Elder fraud has become an epidemic among senior citizens, and as unfortunate as it may be, scam artists view the senior population as easy targets. Since elder fraud often goes unreported, the exact figures are unknown, but it is estimated that over $40 billion is stolen from senior citizens in the U.S. each year. While law enforcement is making strides in protecting against this, it is difficult to bring the perpetrators to justice since their trail usually leads to a dead end as schemers move on to the next fraud. It is important for individuals and their caregivers to protect themselves against fraud. The following list provides an outline of some of the ways to avoid becoming a victim of elder and financial fraud.
- Stay away from sending money and providing personal financial information. Elders should be wary about disclosing their bank information, credit card information and social security numbers. It’s also important to be mindful of who has access to your records. Elder financial abuse spans a broad spectrum of conduct, including:
- Taking money or property
- Forging an older person’s signature
- Getting an older person to sign a deed, will, or power of attorney through deception, coercion, or undue influence
- Using the older person’s property or possessions without permission
- Promising lifelong care in exchange for money or property and not following through on the promise
- Stating that a family member needs urgent and emergency funds, requesting that a money order be sent immediately.
- Review documents thoroughly before signing them. Many con artists pose as door-to-door salesman to sell multiple products with a lot of paperwork that has to be signed right away to secure the ‘special’ offer. These ‘salesman’ are especially dangerous since they provide a face to the product, making them appear more trustworthy. One of the most important things elders can do to avoid being conned is to not allow anyone into their home that they do not know.
- Limit phone interaction with people you don’t know. Scammers target elderly individuals because they know they are more likely to talk at length over the phone than any other generation. Make sure your parents know that they should not answer extensive questions over the phone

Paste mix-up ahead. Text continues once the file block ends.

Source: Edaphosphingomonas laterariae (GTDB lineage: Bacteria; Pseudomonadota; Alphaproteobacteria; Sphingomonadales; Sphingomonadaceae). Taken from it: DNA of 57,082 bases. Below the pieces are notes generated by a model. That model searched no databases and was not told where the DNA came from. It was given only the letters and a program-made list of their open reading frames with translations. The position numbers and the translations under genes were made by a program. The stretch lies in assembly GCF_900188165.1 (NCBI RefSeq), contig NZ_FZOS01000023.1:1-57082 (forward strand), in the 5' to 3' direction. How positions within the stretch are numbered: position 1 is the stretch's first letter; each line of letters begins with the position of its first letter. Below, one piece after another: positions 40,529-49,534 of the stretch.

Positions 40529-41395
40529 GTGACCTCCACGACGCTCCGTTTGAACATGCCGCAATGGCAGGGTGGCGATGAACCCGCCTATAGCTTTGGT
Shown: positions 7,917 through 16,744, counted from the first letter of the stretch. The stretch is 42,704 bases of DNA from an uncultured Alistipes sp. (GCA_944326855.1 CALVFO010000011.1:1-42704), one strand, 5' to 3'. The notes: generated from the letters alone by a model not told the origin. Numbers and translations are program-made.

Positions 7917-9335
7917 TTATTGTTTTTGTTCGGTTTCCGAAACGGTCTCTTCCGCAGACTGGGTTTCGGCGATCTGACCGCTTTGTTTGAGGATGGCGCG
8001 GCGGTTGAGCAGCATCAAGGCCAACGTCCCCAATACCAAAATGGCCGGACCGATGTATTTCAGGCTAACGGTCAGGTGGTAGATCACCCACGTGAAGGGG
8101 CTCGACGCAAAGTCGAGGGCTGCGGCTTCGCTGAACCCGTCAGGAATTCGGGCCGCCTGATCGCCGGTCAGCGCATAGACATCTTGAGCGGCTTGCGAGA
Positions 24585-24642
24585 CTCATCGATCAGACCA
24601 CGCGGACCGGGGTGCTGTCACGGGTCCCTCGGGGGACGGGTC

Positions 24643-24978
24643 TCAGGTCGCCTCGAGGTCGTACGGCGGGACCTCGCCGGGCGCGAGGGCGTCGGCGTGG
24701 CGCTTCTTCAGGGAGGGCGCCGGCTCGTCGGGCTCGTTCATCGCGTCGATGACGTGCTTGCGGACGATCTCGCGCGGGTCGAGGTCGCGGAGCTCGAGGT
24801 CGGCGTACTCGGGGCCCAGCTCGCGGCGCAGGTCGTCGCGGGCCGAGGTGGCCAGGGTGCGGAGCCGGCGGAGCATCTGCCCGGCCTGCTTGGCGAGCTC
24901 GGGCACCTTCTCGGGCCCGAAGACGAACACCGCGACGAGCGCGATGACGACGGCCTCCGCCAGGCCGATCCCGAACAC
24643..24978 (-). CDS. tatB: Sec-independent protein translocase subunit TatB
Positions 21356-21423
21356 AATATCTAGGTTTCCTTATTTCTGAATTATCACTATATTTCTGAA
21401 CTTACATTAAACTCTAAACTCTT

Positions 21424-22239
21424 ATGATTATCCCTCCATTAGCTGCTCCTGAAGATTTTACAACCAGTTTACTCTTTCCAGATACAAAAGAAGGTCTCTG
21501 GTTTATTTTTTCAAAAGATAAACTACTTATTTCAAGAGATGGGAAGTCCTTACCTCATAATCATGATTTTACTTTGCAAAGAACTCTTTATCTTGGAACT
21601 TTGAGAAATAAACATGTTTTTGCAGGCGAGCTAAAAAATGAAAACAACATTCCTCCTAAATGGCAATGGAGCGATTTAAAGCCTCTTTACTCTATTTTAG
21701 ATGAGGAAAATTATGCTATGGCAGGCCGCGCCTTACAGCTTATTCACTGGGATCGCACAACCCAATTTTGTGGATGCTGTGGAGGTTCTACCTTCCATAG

- Use well-known contractors for construction. If you or your parents are looking to do any remodeling or home improvements, it is important to request references and consult the Better Business Bureau or the National Fraud Information Center.
- Shred all documents containing personal information. Before throwing out bills or any information regarding your financial information, you should shred the documents. Con artists often go through discarded mail to find bank account and credit card numbers, addresses, phone numbers, social security numbers and more.
- Steer Clear of health insurance scams. Lower income seniors often rely on their Medicare health insurance, which can lead to elder fraud. Unfortunately, shoddy ‘medical equipment companies’ target seniors for their Medicare numbers in exchange for free equipment. Generally speaking, a family doctor must order and sign for all equipment in order for it to be covered by Medicare. Make sure your loved one knows not to give out their Medicare number to someone they do not know, that they always review their Medicare payments closely and that they verify ordered equipment with their physicians.
- Avoid signing up for sweepstakes. Seniors often sign up for sweepstakes, apply for free magazine subscriptions and enter contests by mail. Companies who engage in elder fraud keep records of these submissions and give out the information of susceptible elders, making your parents a higher target. They also keep track of who has been successfully scammed in the past.
- If you or someone you know has already been a target of elder fraud, make sure they report it. Seniors are often embarrassed to report elder fraud and thus these crimes often go unreported. The best way to avoid elder fraud is to educate yourself and your loved ones on common scams, and to use caution in all transactions and investments they make
Understanding who is at risk and why can help you protect your loved ones. When your aging loved one feels isolated or lonely, they may be more inclined to talk to the ‘sales’ person on the phone, and give away important information to those that use telemarketing scams as their way of hacking into accounts.
If your aging loved one suffers at all from physical or mental disabilities, they are susceptible to being preyed upon by handymen, auto repair, or any service-related industry. Even a senior in complete control of their physical and mental faculties can easily be taken advantage of in the same situations. It isn’t that the senior population is so gullible but they grew up in a time when these types of scams and fraud were seldom heard of or experienced.
At Lifefone, your loved ones’ physical safety is our primary concern. While our primary business is to provide medical alert protection, we also want to make sure you are informed about other ways that their safety can be impacted.
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